[e2e] Achieving Scalability in Digital Preservation (yes, this is an e2e topic)
mbeck at eecs.utk.edu
Wed Jul 18 12:15:23 PDT 2012
On Jul 18, 2012, at 11:20 AM, Joe Touch wrote:
> Archive solutions don't necessarily benefits from widescale adoption. If my archive uses one solution for data maintenance, and yours uses another, there's no inherent benefit besides reuse of the solution, unless merging archives is an issue.
The first thing to see is that Digital Preservation requires interoperability between the present and future. The data that is stored today must be readable and interpretable a long time from now.
Readability is more than a matter of survival of the storage medium. As those who work in forensics point out, the mechanical and electronic mechanisms that connect the storage medium to an operational computer system must be maintained. If you have a file system stored in some old tape format, can you find an operational drive, and does it connect to an I/O bus on any system that can still execute instructions, and do you have a version of the OS with compatible drivers that understands the format with which the files were written out? Is there an application that can interpret the files? if one gets around these issues by assuming that there will always be timely copying of data to new media and formats, then it is necessary to accept a higher risk of losing the data altogether due to violation of these assumptions.
Since the writer does not know the identity of the reader, the set of potential readers must be taken into account. These are spread throughout time, and could amount to a large community.
It is also important to take into account that data stored in an archive does not necessarily stay in the same archive over its entire lifespan. One important aspect of Digital Preservation is what is called "federation" of archives, meaning that the data in one archive may be accessed through another archive, or that data from one archive may be moved to another archive. These scenarios are particularly important when the funding or institutional will of one institution to maintain the data is diminished. In these cases, interoperability between archives can be important.
There's also the issue of vendor lock-in, which is again a matter of interoperability over time. If an archive uses interfaces that are non-standard, then when it comes time to replace its systems it may be locked in to one vendor. Unless the vendor stops supporting the products used by that archive, in which case it may be necessary to migrate its entire collection to some other vendor's interfaces and representations. That can impose a high cost, or even spell the end of particular archive's operations.
All of these issues become more important as the scale of data being preserved increases, and as the duration increases. The costs and limitations of non-interoperability increase with the scale of data. And the probability of circumstances placing especially stringent limitations or obliterating the resources available at any one archive increases with the duration of preservation.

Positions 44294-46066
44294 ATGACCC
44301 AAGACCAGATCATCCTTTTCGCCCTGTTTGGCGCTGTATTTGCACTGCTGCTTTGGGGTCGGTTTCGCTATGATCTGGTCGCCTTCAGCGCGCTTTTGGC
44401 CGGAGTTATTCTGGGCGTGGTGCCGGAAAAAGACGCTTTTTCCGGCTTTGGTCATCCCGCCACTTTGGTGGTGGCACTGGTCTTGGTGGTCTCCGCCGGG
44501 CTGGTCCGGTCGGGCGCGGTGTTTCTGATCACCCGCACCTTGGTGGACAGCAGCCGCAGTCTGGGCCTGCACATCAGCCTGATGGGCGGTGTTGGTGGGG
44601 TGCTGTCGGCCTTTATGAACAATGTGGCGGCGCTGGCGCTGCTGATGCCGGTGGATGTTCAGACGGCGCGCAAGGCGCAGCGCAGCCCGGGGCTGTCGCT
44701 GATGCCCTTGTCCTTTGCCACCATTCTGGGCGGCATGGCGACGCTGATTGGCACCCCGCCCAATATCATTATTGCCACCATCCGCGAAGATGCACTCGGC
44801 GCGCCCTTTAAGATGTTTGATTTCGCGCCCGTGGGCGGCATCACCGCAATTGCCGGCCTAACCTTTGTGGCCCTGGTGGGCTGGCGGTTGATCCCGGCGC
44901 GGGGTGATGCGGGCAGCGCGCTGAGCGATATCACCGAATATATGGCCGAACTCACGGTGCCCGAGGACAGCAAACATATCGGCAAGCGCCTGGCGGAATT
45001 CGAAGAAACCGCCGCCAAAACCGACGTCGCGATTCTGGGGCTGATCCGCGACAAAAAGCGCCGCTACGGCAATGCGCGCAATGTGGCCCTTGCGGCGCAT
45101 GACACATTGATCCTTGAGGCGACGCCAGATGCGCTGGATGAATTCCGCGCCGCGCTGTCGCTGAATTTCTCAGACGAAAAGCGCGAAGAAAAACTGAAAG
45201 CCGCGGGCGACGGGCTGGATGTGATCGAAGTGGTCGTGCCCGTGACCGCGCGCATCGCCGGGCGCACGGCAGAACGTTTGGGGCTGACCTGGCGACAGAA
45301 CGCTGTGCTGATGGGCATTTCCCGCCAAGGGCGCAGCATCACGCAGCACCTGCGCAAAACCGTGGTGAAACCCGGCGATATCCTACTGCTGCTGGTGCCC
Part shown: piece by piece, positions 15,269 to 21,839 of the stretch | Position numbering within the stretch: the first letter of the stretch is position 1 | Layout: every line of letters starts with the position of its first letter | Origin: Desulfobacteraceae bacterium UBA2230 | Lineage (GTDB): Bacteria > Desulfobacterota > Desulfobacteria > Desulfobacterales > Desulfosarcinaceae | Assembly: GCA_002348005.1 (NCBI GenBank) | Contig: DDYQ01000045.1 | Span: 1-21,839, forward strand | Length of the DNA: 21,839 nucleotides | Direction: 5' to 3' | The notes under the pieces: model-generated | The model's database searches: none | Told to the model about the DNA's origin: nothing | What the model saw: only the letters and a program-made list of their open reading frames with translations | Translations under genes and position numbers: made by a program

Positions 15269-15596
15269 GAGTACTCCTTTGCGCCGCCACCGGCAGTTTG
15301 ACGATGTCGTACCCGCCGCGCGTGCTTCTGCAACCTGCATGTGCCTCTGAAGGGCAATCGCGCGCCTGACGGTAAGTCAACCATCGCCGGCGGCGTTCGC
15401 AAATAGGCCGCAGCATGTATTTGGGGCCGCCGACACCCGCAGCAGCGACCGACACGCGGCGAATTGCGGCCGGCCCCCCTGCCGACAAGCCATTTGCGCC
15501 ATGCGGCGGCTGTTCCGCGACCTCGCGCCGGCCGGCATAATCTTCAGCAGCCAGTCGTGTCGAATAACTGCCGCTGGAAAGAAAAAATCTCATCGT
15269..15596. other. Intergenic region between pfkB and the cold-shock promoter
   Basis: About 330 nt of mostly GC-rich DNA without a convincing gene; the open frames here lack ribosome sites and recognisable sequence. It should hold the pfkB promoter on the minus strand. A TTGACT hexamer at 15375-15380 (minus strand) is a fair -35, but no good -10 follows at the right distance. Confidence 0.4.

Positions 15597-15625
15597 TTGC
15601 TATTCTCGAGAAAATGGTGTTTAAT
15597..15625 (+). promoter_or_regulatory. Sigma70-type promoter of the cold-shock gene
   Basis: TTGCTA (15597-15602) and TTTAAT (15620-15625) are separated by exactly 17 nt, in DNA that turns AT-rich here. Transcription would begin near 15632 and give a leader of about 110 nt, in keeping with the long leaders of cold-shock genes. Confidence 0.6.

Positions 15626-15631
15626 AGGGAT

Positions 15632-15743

> For many of your other concerns, this many not be the best list, e.g., archive duration, durability, etc. For some of your concerns, even archivists aren't always thinking in those terms - some approach that of Danny Hillis (see http://longnow.org/).
>> Today, we can deploy IP on a cell phone in the middle of the Sahara dessert and interoperate with servers attached to the North American backbone. Today my telephone (Android) and my laptop (OS X) run operating systems whose kernel interfaces are descended from the one that Ken Thompson designed, and which still have a certain interoperable core. Those are designs that *have* scaled. Call it what you will, that kind of design success is my goal when designing hardware or software infrastructure.
> IP is designed as a common interoperation layer. OS interfaces similarly define interoperation. What is the interoperation goal here?
Communities of interoperability include
1) storers of data, since they need to have a choice of where they put things;
2) maintainers of data, since they need to have a choice of tools and resources to use over time
3) readers of data, since they need to be able to easily extract and use data from a number of different archives
These parallel the communities of interoperability that are important for wide area networking. To quote Dan Hillis (albeit selectively) from his 1982 paper Why Computer Science Is No Good, "… memory locations … are just wires turned sidewarys in time."
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